Egypt is holding intensive training camps for imams across the country to renew religious discourse, spread moderate teachings of the religion and fight extremist ideologies.
The camps are organized by Al-Azhar, Egypt’s top seat of Islamic education, in cooperation with the Ministry of Religious Endowments in the border areas, southern governorates, the Delta region and coastal cities.
The minister of religious endowments, Mohamed Mokhtar Gomaa, told local media that such training camps are aimed at honing the skills of imams and qualifying them to disseminate what he deemed "true" and moderate teachings of Islam as well as to combat terrorism and extremism.
The camps are part of efforts made recently by Al-Azhar and the Ministry of Religious Endowments to eliminate terrorism and correct flawed conceptions about Islam.
Amna Noseir, a member of parliament and a professor of Islamic Studies at Al-Azhar University, said holding such training camps is a move in the right direction if implemented correctly, as this would help undermine the ideologies that political Islamic groups want to spread across the country’s governorates. “If imams are well-trained at those camps on how to convey the correct image of Islam, the training would make a difference and would be a sound move by Al-Azhar and the Ministry of Religious Endowments,” she told Al-Monitor.
Noseir advocates the decision to hold these camps in border areas such as in the governorates of Suez, Ismailia, Port Said and Upper Egypt, saying the training can enable imams to correct many religious misconceptions, often due to high illiteracy and poverty rates, instilled in the minds of the people in those areas for decades.
According to a 2015 report by the Central Agency for Public Mobilization and Statistics (CAPMAS), illiteracy rates were at their highest in Upper Egypt: 32.1% of residents in the southern governorate of Minya were illiterate, as were 31.4% in Sohag governorate and 29.6% in Beni Suef. Another CAPMAS report released in 2015 showed that approximately 56.8% of residents in Upper Egypt cannot meet their basic needs.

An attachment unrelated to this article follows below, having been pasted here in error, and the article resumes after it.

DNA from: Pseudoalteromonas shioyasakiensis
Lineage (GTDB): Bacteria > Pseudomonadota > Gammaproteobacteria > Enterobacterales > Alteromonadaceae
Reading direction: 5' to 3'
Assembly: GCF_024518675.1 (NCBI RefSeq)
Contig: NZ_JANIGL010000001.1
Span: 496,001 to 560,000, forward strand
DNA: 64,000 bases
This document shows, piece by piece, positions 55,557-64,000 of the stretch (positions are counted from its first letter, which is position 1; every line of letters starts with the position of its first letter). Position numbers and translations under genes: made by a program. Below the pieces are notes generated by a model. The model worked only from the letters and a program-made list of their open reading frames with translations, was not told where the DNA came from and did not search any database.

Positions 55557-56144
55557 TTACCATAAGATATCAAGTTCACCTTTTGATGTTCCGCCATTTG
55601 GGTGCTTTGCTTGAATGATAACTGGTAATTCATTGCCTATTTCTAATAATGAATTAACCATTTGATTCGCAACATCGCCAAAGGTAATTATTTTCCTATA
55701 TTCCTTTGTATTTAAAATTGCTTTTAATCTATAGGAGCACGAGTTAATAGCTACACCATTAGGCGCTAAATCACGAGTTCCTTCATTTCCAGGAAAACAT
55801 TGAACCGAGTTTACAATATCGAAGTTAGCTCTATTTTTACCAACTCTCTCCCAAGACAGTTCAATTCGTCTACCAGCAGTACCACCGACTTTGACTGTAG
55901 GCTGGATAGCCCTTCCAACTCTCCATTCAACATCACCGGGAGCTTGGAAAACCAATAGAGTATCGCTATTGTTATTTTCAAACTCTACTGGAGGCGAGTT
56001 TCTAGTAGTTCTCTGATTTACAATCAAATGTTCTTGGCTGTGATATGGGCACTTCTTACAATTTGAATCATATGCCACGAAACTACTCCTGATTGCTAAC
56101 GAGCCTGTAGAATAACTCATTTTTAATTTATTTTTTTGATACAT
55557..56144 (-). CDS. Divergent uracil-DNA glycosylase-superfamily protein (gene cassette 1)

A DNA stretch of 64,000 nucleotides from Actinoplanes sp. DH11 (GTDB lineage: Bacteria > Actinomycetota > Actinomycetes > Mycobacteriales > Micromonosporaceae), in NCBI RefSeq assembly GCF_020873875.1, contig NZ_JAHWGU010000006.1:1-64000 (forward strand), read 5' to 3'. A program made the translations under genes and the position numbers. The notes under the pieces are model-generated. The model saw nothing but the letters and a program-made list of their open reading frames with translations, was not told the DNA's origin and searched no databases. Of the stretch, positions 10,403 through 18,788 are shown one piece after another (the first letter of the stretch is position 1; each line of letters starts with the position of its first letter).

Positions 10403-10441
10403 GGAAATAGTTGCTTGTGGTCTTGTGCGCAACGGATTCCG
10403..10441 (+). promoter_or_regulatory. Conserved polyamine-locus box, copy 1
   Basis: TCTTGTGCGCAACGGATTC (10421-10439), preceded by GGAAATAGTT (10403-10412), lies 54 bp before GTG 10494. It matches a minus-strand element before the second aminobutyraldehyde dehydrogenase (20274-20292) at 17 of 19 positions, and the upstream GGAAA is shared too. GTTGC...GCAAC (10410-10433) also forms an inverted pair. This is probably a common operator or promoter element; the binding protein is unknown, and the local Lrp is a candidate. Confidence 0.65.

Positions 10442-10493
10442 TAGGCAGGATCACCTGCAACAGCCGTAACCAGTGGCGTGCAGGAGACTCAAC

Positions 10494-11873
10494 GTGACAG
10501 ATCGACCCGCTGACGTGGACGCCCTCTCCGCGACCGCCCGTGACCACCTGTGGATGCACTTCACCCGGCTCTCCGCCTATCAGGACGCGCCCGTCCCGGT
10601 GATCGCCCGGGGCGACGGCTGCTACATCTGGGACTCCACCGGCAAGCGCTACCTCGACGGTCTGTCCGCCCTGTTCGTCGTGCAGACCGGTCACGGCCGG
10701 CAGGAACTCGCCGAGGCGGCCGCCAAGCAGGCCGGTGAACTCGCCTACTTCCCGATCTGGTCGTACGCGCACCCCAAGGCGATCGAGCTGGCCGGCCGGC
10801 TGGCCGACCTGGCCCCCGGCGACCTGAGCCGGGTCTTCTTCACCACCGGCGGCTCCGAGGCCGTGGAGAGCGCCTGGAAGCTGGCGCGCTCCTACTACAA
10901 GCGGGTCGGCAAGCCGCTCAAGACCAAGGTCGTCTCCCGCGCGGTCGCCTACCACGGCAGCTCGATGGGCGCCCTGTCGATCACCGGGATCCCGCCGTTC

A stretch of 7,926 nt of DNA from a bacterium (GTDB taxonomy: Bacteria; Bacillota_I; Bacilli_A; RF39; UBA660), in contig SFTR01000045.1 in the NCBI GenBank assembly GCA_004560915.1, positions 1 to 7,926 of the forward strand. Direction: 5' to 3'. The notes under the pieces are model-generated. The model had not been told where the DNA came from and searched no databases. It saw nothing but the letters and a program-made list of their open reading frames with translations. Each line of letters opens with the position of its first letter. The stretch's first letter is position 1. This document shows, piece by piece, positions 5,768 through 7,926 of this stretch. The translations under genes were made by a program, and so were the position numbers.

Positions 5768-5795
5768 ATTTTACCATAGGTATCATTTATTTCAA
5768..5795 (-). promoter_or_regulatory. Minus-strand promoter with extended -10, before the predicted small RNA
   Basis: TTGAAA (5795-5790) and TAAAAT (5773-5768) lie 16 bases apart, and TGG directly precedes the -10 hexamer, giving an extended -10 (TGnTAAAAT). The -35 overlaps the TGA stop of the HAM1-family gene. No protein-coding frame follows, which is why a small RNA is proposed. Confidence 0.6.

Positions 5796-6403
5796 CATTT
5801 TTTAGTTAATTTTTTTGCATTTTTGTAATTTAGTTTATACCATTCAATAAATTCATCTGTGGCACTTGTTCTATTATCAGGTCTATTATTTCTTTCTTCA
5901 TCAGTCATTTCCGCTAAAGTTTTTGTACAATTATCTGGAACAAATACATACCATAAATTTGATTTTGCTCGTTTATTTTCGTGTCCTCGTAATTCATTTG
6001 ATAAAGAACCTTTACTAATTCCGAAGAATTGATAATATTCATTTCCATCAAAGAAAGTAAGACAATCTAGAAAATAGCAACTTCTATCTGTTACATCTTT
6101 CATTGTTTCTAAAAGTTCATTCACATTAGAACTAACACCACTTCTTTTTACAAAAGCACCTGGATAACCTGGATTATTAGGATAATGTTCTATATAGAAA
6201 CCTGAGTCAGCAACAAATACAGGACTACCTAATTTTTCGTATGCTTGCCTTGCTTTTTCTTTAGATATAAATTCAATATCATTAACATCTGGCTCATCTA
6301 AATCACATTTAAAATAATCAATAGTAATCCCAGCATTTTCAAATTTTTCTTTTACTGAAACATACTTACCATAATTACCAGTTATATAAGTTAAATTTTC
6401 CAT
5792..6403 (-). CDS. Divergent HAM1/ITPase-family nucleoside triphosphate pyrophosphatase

“Those areas are in dire need of a renewed religious discourse that can eliminate misunderstandings about Islamic teachings,” Noseir said.
The undersecretary of the parliamentary Religious Affairs Committee, Maj. Gen. Shokry al-Gendi, also highlighted the significance of holding training camps for imams in border areas, including Port Said, Ismailia and Suez, to dismantle extremist ideologies and explain the tolerance of Islam. “Shedding light on border areas is a very important move, especially with regard to the Ministry of Religious Endowments’ endeavors to train imams on facing extremist ideas across the country,” Gendi told local media.
Since the 2013 ouster of President Mohammed Morsi and the mass protests against his rule, Egypt has launched a fierce crackdown on terrorists and extremists.
Since then, terrorist attacks have targeted police and army forces in the Sinai Peninsula and in other parts of the country, including in Cairo. To counter these developments, the authorities have been fighting extremist speeches at mosques, tightening the grip on preachers affiliated with the now-banned Muslim Brotherhood group and others promoting extremist discourse, in addition to removing books supporting radicalism from mosques.
In July, Al-Azhar launched fatwa kiosks at Al Shohada metro station in downtown Cairo to counter radical ideology and promote the moderation of Islam.
President Abdel Fattah al-Sisi has urged Al-Azhar several times to re-energize its religious discourse and get closer to youths to protect them from adopting extremism.
In 2015, Al-Azhar launched an observatory aimed at fighting radicalism and extremist fatwas. The observatory operates in 10 languages and follows social media networks to track the rhetoric spread by terrorist groups and rebut their statements through specialized Al-Azhar scholars. The observatory also issues statements that clarify and warn against atypical fatwas to raise awareness among people about what religious edicts are correct.
Egypt’s Dar al-Ifta, a state institution that issues religious edicts to advise Muslims on spiritual and life matters, had earlier launched an observatory to rebut fatwas and the rhetoric of terrorist organizations.